With prices of pulses showing no signs of cooling off, the Centre has taken further steps to boost the supplies by removing the duty on desi chana (Bengal gram) while extending the import window for yellow peas till October 31, 2024. Chana or chickpeas attracted an import duty of 66 per cent.

Through an extraordinary gazette notification issued on Friday night, the government announced the reduction of import duty on desi chana to nil, which will come into effect from Saturday, May 4, and also the extension of import window for yellow peas, which are used as a substitute for chana, till end-October.

In early April, the government extended the duty-free import of yellow peas by two months to June 30, 2024. Anticipating a shortfall in chana output, the government in December 2023 had allowed imports of duty-free chana imports till March 31, 2024 and subsequently extended it till April 30.

Chana prices have been ruling higher than the minimum support price (MSP) of ₹5,440 per quintal by 10-15 per cent across the key producing regions in Central India, mainly on account of lower production due to a dip in acreages. As per the second advance estimate, the chana crop size for 2023-24 is seen marginally lower at 121.61 lakh tonnes (lt) over the previous year’s 122.67 lt.

The bullish trend in the chana prices has made it tough for government agencies to procure pulse crops at MSP for the buffer stocks. As per the procurement data on the Nafed portal, the chana purchases stood at 765 tonnes in the current season.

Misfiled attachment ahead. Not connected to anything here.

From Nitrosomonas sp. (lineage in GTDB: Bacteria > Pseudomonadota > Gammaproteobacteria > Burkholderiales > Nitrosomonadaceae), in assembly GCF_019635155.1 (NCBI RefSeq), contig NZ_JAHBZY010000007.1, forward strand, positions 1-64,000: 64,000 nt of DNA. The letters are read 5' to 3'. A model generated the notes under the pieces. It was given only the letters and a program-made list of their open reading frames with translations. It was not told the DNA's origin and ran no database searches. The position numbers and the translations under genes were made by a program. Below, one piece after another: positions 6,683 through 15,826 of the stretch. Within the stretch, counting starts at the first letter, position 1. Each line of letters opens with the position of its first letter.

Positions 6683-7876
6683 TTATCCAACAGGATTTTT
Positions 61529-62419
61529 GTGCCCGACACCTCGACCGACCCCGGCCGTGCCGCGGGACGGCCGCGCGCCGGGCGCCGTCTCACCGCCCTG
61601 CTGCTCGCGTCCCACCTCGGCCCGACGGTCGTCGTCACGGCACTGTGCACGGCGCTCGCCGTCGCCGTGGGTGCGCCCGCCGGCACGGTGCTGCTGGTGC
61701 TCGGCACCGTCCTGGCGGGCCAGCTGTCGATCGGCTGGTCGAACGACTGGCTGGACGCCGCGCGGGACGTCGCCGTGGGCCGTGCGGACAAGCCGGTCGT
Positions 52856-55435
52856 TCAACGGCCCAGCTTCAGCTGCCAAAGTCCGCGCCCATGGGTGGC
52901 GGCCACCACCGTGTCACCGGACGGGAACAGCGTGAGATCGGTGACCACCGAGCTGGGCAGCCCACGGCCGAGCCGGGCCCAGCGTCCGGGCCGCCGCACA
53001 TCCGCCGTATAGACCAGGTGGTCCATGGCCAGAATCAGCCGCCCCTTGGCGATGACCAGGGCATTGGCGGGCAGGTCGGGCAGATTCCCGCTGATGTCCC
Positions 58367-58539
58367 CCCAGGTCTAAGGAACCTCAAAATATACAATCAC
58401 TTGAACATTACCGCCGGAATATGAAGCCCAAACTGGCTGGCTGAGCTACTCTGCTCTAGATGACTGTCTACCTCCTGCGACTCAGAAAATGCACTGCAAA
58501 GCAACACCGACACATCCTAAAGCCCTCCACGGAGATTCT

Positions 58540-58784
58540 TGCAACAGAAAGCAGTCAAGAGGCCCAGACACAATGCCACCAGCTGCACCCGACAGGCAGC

‘Not a good move’

Stating that the latest change in policy was not a good move, Bimal Kothari, chairman, India Pulses and Grains Association (IPGA) said it will help pulses growers and exporters of Russia, Canada and Australia. “The cheaper imports will hurt the interest of Indian farmers and future crop prospects. Import is not an issue, but the government should have levied a duty on yellow peas so that the landing cost is close to the minimum support price of chana,” he said.

Kothari said the new yellow pea crop that will be harvested from July onwards in Russia, Canada and some European countries is estimated to be around 9 mt. IPGA, which was expecting some 1.8 mt of yellow pea imports till June-end, feels the imports will be more from the bigger new crop.

Chana exports from Australia to India after the removal of duty are likely to be around 1.5-2 lt, Kothari said. However, Australia will be harvesting new chana crop in November, just around the time of chana sowing in India which may impact the sentiment here, Kothari said. “The duty reduction on chana is a welcome step, but from the farmers’ view it is not good as they were getting good prices after a long time. As about 70 per cent of the crop has already arrived in the market, only those farmers who were holding their produce may get affected,” said Rahul Chauhan of Igrain India.

While India has been importing chana from least developed countries like Tanzania at zero duty, other major producers like Australia was unable to export due to the hefty duty, Chauhan said. India’s chana imports are likely to have more than doubled to 1.49 lt during 2023-24 over same period in previous year’s 59,255 tonnes.

The overall pulses production as per the second advance estimates for 2023-24 is seen lower at 234.42 lt compared to the previous year’s 260.58 lt. This is mainly on account of shortfall in production of urad, moong and chana.